Chromebooks are no longer a small, focused selection of purpose-built machines, but a sprawling array of increasingly meaningless choices.
If you remember the days when Intel and Microsoft were an unstoppable force, you might be tickled by the former’s newfound love for Chromebooks.
At a press event on Tuesday, Intel heaped praise on machines running Google’s Chrome OS, pointing out how well they’ve been doing on Amazon’s sales charts and in schools. A long list of PC makers lined up to announce new hardware, including new Chromebook laptops and tiny “Chromebox” desktops.
I think Chromebooks are great, but as they gain support within the PC industry, they’re also inheriting the industry’s warts.
I’ve been worried about this scenario for a while now: Chromebooks are no longer a small, focused selection of purpose-built machines. Instead, they’ve become a vast lineup of computers in all shapes and sizes, meant to appeal to every niche. And most of them look pretty dull.
My colleague Doug Aamoth has the nitty gritty details, but in short, we’ve got Chromebooks with long battery life and lightweight processors, Chromebooks with shorter battery life and more powerful processors, bigger Chromebooks, smaller Chromebooks, Chromebooks with 2 GB of RAM and 16 GB of storage, Chromebooks with 4 GB of RAM and 32 GB of storage, and a couple of Chromebooks with touchscreens. It’s a dizzying array of options, and it’s reminiscent of the Windows PC market, whose sagging sales have left Intel and its partners scrambling for alternatives.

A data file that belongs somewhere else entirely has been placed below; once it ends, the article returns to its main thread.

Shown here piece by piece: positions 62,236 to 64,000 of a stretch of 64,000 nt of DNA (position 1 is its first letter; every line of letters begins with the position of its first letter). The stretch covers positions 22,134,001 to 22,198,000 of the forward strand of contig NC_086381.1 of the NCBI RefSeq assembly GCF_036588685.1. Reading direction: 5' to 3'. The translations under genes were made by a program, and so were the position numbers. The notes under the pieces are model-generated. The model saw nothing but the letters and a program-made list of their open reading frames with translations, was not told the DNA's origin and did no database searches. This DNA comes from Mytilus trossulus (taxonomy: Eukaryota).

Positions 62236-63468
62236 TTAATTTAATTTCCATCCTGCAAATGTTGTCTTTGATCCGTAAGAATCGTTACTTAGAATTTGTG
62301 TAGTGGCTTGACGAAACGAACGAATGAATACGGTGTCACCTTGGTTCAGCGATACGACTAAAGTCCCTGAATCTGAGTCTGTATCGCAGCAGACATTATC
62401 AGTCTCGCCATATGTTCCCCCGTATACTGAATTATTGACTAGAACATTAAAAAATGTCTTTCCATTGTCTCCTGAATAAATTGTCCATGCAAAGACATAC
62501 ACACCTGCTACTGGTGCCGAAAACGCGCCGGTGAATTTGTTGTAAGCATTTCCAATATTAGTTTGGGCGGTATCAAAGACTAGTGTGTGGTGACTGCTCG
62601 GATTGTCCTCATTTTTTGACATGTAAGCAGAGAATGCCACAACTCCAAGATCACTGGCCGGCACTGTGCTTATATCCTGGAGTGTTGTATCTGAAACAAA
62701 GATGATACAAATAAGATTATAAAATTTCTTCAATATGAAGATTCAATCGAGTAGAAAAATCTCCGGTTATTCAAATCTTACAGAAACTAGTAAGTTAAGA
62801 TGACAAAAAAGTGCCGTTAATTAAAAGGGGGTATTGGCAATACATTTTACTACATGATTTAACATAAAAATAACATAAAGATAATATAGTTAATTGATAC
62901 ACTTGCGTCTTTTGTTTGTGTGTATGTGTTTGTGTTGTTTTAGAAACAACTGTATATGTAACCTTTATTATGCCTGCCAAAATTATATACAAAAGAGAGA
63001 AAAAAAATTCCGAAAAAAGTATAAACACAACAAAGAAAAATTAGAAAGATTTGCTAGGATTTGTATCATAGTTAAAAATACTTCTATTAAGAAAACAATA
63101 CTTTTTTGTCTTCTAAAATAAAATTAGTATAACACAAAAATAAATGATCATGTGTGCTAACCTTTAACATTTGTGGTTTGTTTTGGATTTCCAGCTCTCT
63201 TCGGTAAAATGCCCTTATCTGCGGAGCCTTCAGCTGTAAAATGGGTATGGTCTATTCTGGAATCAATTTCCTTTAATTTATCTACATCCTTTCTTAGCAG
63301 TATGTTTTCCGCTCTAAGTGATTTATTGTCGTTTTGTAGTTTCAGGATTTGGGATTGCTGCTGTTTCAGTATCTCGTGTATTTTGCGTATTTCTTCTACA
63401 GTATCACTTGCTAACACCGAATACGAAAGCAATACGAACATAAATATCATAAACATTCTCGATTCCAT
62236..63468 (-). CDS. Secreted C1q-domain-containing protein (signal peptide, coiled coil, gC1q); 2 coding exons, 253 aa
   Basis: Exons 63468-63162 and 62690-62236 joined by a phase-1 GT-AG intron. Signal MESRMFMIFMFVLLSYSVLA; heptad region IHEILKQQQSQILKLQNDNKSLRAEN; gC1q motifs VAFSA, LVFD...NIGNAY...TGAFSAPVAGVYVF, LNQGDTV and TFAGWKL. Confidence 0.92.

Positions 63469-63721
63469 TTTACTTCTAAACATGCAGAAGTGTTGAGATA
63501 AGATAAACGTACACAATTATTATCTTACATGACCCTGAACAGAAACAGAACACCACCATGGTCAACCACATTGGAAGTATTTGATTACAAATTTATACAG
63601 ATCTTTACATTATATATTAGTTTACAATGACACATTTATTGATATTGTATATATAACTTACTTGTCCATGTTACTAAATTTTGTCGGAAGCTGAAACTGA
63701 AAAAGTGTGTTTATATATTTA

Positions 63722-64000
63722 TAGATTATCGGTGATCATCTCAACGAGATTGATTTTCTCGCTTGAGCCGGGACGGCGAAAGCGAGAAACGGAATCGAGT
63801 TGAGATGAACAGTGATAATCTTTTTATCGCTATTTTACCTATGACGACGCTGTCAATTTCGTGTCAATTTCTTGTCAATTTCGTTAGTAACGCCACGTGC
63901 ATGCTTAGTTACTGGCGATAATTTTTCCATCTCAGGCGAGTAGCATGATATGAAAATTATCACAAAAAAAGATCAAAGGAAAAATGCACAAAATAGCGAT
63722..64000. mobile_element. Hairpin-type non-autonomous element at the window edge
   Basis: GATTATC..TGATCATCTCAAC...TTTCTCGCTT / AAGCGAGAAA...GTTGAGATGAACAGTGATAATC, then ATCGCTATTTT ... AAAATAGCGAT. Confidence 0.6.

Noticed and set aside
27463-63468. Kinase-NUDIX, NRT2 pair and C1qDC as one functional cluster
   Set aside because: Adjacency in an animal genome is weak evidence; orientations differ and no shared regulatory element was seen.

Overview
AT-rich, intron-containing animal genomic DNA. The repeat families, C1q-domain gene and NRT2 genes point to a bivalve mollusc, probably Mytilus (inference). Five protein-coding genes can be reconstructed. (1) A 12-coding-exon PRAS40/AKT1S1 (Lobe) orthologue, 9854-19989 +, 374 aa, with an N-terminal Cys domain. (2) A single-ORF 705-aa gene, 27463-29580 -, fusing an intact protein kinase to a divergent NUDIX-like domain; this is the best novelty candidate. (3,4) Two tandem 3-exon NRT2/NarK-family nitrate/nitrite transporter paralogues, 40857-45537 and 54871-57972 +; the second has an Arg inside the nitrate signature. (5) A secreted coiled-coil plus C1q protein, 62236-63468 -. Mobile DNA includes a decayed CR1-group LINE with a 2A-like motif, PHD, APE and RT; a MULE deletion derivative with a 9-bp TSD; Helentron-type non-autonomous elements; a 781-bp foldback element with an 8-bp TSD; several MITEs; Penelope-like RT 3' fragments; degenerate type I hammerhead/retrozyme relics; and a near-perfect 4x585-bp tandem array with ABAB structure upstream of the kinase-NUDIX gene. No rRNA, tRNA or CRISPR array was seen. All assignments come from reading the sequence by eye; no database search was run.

The positive way to look at this is that you’ve got lots of choices, and choice is good. Not tickled by the design of Acer’s Core i3-powered Chromebook? Maybe you’ll like Dell’s version a bit better. Not comfortable with just 16 GB of storage? Asus has you covered with 32 GB options.
Here’s the downside: Choosing a Chromebook will become needlessly complicated, as the performance gap between low- and high-end Chromebooks grows wider. Nevermind that the justification for a Core i3 Chromebook is kind of thin–Intel says you might want it for Google+ Hangouts or 3D games–or that 2 GB of RAM can be a drag on multitasking, or that 32 GB of storage is overkill for a cloud-based computer. These are all factors you’ll have to consider when buying a Chromebook now.
The old Chromebook mantra was “speed, simplicity, security,” the implication being that all Chromebooks are fast gateways to the Internet. But that message is muddier now. Instead of making hard choices about what makes a good Chromebook, PC makers are taking the shotgun approach and leaving buyers to sort through the mess.